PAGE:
With COVID19 pandemic still going strong and several vaccines on the way it is time to ask ourselves, what about the T cell function after infection? Research labs combating SARS-CoV-2 mainly focused on the humoral immune system, meaning antibodies. While investigating the humoral immune response is necessary for developing vaccines, to paint a complete picture about our body’s response after SARS-CoV-2 exposure, adaptive immune response via T cell needs to be understood.
While battling an infection, antibodies originated from B cells bind pathogens directly and help our body to clear them out. On the other hand, T cells not only have a direct influence by clearing the infected cells but indirectly help by supporting antibody production. Which of these could help in preventing reinfection with SARS-CoV-2? In a Nature Immunology article, Jianmin Zuo and colleagues demonstrated that our body maintains an effective SARS-CoV-2 specific T cell response even after 6 months of primary infection and this may be the reason behind low reinfection rates.
This study by Zuo et al. included 100 adult COVID-19 patients whose serum samples were collected till 6 months following the first infection. To be part of the study, patients had to have asymptommatic or mild to moderate disease (representing the majority of population getting exposed to SARS-CoV-2). Patients with severe COVID19 and hospitalization were excluded because receiving treatment could alter the T cell response (e.g. steroid treatment that has cytotoxic properties).
T cell response against SARS-CoV-2 could be detected in all donors and was 50% higher in donors with symptomatic infection than asymptomatic infection. Donors dominantly expressed helper T cells with IL-2 production that can assist expansion and maturation of T cells. Helper T cell expression against spike and other structural proteins (nucleoprotein and membrane protein) strongly correlated within individuals. Results suggested that acute infection can establish an initial set point of cellular immunity that is maintained for at least 6 months.
What protects us better, antibody or a T cell response? Antibody levels fall by 50% in the first 2 months after peak humoral immune response, however, T cell response after 6 months still correlates with the original peak antibody level. According to this study, spike protein response is not the only important one, individuals with nucleoprotein and membrane protein specific T cells response after 6 months also still had some nucleoprotein specific antibody response. This showed value of targetting non-spike proteins. Zuo et al. proposed that this cellular T cell response could be supporting antibody production. Circulating follicular helper T cells (TFH) interact with B cells and regulate antibody production during the immune response. TFH numbers drastically dropped in patients at 6 months following acute infection.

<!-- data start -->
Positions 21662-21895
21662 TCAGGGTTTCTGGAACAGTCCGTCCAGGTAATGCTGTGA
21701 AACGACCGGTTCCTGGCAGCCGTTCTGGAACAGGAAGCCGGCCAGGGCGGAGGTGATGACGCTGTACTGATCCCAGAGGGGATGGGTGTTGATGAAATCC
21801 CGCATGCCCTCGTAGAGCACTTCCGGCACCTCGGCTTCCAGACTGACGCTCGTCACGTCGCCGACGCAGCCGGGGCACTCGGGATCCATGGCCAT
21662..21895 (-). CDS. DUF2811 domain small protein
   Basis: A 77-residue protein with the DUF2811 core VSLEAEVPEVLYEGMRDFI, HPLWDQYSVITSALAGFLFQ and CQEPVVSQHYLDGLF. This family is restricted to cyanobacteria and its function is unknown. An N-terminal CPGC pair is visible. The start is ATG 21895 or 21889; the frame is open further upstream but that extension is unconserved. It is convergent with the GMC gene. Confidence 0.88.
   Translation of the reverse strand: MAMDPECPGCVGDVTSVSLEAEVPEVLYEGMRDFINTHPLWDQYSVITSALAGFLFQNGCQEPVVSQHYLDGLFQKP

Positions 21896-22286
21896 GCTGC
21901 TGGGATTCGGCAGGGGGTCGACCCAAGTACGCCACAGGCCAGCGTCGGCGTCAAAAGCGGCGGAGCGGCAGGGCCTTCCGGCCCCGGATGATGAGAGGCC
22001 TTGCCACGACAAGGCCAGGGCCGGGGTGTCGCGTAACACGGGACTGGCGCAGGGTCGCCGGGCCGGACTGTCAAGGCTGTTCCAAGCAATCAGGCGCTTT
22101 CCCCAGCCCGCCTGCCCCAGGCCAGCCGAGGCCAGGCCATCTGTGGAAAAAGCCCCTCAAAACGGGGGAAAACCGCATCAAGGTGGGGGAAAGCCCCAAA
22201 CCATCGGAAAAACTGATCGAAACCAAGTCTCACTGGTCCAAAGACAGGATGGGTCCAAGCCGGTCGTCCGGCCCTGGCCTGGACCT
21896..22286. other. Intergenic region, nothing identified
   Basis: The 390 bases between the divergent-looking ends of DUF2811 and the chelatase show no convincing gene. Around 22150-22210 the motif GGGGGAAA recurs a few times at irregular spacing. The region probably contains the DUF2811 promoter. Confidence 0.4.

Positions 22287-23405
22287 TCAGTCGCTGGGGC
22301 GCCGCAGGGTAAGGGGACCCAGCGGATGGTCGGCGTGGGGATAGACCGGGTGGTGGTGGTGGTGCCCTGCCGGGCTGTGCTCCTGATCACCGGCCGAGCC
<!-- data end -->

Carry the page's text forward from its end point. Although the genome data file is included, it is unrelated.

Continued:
In conclusion, patients manifest high cellular immunity against SARS-CoV-2 with predominant T helper cells after 6 months of asymptomatic or mild to moderate COVID19. This research has given us some new insights; now we know that cellular immunity is preserved through time and can prevent SARS-CoV-2 reinfection. This finding could guide us to new strategies in vaccine development, with T cell immunity as the new focus and nucleoprotein and/or membrane protein as new targets.
Article author: Ines Poljak. Ines is a MSc student at University of Copenhangen and works on multiple myeloma bone disease. She worked in several clinical laboratories before committing herself completely to research.
Editor: Sutonuka Bhar. Sutonuka is a PhD candidate at the University of Florida. Her work focuses on host immune responses against viruses and bacterial membrane vesicles.
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